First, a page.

A Photographer’s Value

Being a photographer during this day and age has become quite the struggle. We currently live in a time where we are overwhelmed with pictures and have the constant need to share our lives with everyone around us. We have a huge need to document every single thing so that we can keep it forever. People have come to understand that photography is something that is easy. All you need to do is “click” and it’s done (which may even start from George Eastman’s slogan of “You push the button, we do the rest” with the Brownie Cameras from Kodak).

Now I’m going to go on two points here that really need to be made known because they are the most common things that professional photographers have to hear and deal with. Forgive me if I get on a rant here but I’m very passionate about these topics.

  1. The Photographer is what makes an image great, NOT the camera.

People have this idea that the reason why an image is so good is because of a professional grade camera. Some of them may even go out and buy this professional camera because they want their pictures to look great but you know what they end up with? A super fancy camera with controls that they have no idea how it works and pictures that still look mediocre.

Why do they end up with pictures like this? Well as they find out, they don’t know how to actually use the camera for all it’s worth. They assume all the need is that nice camera, to click the button and that the camera does the rest! But it’s not like that at all.

A real photographer can work with ANY camera and still make good work because it’s the training behind it. We know how to create good compositions, how to expose and work with light correctly, how to change depth of field to help with the focus or feeling of the image, and probably the best of all, how to edit it so it can reach it’s full potential as an image.

So here’s some real talk. When you tell a photographer that “Wow, this picture is really great! Your camera must be really good!”. You are devaluing them. Imagine for a minute that you invite some friends over for a fancy dinner and when you ask “How do you like my cooking?” And they reply with, “Wow, your oven makes great food!” How would that make you feel?

Now, you know for yourself that you should receive the credit right? You are the one who collected the ingredients, put them together, added the correct seasoning, and slaved in the kitchen for HOURS, then put it in the oven. The oven simply heated up the food. YOU did the work. The oven was simply your tool to create an awesome feast. This can honestly be the same for any profession. A doctor or dentist’s tools are no good to us without an educated doctor or dentist knowing how to use them. Accounting software is no use without an accountant. Just because you buy an expensive guitar doesn’t mean you will magically learn how to produce music with a simple strum. The same is with photography. A camera is just a tool, while the photographer uses it to create art. We use it to create memories that you’ll be able to hold on to for the rest of your life and into future generations. So please remember this analogy and I ask that you never say those words to a photographer or artist of the sort.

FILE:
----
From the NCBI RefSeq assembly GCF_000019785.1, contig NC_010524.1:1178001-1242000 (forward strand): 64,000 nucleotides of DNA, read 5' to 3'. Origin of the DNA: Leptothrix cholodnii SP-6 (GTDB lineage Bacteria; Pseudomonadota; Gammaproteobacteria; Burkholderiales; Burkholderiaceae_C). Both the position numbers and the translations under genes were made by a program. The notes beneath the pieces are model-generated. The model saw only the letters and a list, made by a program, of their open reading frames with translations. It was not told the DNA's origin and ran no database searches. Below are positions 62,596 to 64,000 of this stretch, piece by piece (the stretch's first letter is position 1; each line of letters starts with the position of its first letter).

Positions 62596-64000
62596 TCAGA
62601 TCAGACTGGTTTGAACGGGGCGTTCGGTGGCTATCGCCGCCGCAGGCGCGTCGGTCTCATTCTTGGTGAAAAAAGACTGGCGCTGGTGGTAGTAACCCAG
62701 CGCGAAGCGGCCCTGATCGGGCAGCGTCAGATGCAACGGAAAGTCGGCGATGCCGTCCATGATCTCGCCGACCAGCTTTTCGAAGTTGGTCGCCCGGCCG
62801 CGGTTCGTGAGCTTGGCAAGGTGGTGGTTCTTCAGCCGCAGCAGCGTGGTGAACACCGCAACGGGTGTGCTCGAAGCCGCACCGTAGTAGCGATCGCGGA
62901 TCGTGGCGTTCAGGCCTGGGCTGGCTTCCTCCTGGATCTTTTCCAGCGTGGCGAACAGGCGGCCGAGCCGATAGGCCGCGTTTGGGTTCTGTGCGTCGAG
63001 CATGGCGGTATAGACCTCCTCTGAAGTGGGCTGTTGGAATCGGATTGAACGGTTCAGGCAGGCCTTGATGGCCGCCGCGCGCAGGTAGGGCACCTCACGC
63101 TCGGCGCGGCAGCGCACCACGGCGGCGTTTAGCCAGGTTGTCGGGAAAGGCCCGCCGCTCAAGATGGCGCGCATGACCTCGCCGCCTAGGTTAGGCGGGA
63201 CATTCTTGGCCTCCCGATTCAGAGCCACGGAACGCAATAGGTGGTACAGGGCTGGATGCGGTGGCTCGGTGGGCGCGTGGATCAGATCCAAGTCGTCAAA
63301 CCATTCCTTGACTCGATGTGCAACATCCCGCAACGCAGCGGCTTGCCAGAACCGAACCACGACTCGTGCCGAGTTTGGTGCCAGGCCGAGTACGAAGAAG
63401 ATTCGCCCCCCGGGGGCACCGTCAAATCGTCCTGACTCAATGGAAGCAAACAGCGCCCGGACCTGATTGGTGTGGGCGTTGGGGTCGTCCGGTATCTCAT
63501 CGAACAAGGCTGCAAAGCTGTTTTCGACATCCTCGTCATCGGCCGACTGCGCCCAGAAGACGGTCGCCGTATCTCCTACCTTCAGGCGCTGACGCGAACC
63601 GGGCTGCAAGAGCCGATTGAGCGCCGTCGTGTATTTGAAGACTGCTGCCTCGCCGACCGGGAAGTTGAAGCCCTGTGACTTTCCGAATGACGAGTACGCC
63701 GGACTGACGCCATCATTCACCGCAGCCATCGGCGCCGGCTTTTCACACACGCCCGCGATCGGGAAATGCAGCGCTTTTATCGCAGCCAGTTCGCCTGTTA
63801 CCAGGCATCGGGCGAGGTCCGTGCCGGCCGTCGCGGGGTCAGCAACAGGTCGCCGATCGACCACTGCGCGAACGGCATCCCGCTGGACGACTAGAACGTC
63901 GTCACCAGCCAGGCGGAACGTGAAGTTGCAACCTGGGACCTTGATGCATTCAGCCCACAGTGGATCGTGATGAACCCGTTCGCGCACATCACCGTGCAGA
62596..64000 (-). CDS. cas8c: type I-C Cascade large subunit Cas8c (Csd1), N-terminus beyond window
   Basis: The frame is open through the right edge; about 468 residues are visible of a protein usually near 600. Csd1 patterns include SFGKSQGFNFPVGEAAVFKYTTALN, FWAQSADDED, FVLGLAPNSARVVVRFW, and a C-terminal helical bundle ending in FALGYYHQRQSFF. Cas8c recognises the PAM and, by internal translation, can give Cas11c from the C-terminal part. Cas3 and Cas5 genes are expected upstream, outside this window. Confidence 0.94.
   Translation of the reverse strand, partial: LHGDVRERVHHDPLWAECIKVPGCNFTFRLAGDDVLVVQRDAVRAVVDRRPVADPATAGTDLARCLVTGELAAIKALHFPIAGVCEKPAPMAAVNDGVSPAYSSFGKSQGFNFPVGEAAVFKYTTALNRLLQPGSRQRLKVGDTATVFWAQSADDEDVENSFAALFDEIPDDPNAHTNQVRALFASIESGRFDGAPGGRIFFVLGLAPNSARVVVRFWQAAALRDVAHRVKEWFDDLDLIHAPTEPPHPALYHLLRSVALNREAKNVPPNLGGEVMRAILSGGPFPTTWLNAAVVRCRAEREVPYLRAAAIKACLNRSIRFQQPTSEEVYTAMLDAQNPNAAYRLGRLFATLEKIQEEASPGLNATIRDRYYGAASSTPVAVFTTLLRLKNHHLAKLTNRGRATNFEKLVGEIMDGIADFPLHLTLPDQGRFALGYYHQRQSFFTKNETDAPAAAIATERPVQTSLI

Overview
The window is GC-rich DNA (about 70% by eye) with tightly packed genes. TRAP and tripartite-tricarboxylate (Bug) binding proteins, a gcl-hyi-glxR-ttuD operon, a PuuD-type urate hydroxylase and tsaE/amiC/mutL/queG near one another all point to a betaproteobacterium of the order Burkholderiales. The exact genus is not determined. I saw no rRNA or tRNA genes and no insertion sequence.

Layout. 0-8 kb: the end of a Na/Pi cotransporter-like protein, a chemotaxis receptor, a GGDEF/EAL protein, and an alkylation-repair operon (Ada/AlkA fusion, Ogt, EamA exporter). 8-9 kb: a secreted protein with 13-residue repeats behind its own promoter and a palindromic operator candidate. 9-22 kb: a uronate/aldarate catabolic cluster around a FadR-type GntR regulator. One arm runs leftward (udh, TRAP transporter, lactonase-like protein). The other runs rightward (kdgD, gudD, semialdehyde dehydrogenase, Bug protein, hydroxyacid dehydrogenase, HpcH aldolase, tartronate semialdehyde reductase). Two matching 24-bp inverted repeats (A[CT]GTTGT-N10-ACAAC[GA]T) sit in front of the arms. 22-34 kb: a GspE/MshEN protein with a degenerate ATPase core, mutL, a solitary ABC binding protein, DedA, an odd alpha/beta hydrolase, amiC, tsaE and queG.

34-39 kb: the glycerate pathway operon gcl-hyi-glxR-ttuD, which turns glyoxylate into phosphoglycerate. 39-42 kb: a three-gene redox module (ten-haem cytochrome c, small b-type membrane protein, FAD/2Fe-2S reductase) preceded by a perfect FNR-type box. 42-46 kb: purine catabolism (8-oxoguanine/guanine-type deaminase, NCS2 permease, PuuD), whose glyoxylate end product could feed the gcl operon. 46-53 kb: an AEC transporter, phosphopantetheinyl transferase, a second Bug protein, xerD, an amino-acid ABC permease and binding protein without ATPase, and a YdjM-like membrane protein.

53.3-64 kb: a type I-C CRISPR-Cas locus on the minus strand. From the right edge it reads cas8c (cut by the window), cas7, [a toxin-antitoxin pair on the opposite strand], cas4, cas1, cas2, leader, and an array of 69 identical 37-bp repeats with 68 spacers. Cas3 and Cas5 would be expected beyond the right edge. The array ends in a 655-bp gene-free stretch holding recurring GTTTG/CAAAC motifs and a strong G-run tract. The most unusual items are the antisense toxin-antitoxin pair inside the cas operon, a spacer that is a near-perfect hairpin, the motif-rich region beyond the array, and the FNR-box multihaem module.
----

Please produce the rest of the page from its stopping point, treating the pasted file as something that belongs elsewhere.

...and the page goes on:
1. Why is photography so expensive? Don’t you just click the button and you’re done?

Why is any professional expensive? Why do you want to seek the best lawyer, doctor, dentist, electrician, accountant, chef, etc? I’m sure you don’t actually need me to answer this cause in you’re head you are probably saying, “Because they are trained and I can trust them to get the job done the way it needs to get done” right?

So real talk number two, why is it completely normal to understand this when it comes to these kinds of professionals but when it comes to professional artists whether we are photographers, graphic designers, painters, illustrators, etc. that suddenly we are looked at as if it is a hobby and we shouldn’t be paid or taken seriously? If our jobs were so easy, wouldn’t anyone be able to do it? If it was easy, why don’t you do it yourself? If it was easy, why are you even asking us for help? The answer is easy and it takes us back to a couple paragraphs ago. You don’t know how to use the tools.

You need someone who knows how to use the computer programs, who knows the history of design, who has a sense of that works together and what doesn’t, who is creative enough to create that new website or advertisement of yours. You need someone who knows who to draw and has knowledge of light and color to create the illustrations you need. You want a painter who knows how to blend colors to create the vision you may have to create a community friendly mural or painting for your home. You need someone who knows how to use the camera as a tool to make you look good for your company headshots, or to be able to document a special time in your life with your family.

Bringing it back to only photography: You know you cannot simply do it yourself, and you know that you don’t want to just pick some random stranger off the street and expect to get the quality of an image that you have in mind. You are deep down looking for someone who has the portfolio to show that they are experienced and know what they’re doing. So why treat us different from any other professional you work with? All professions are paid because of value of their knowledge.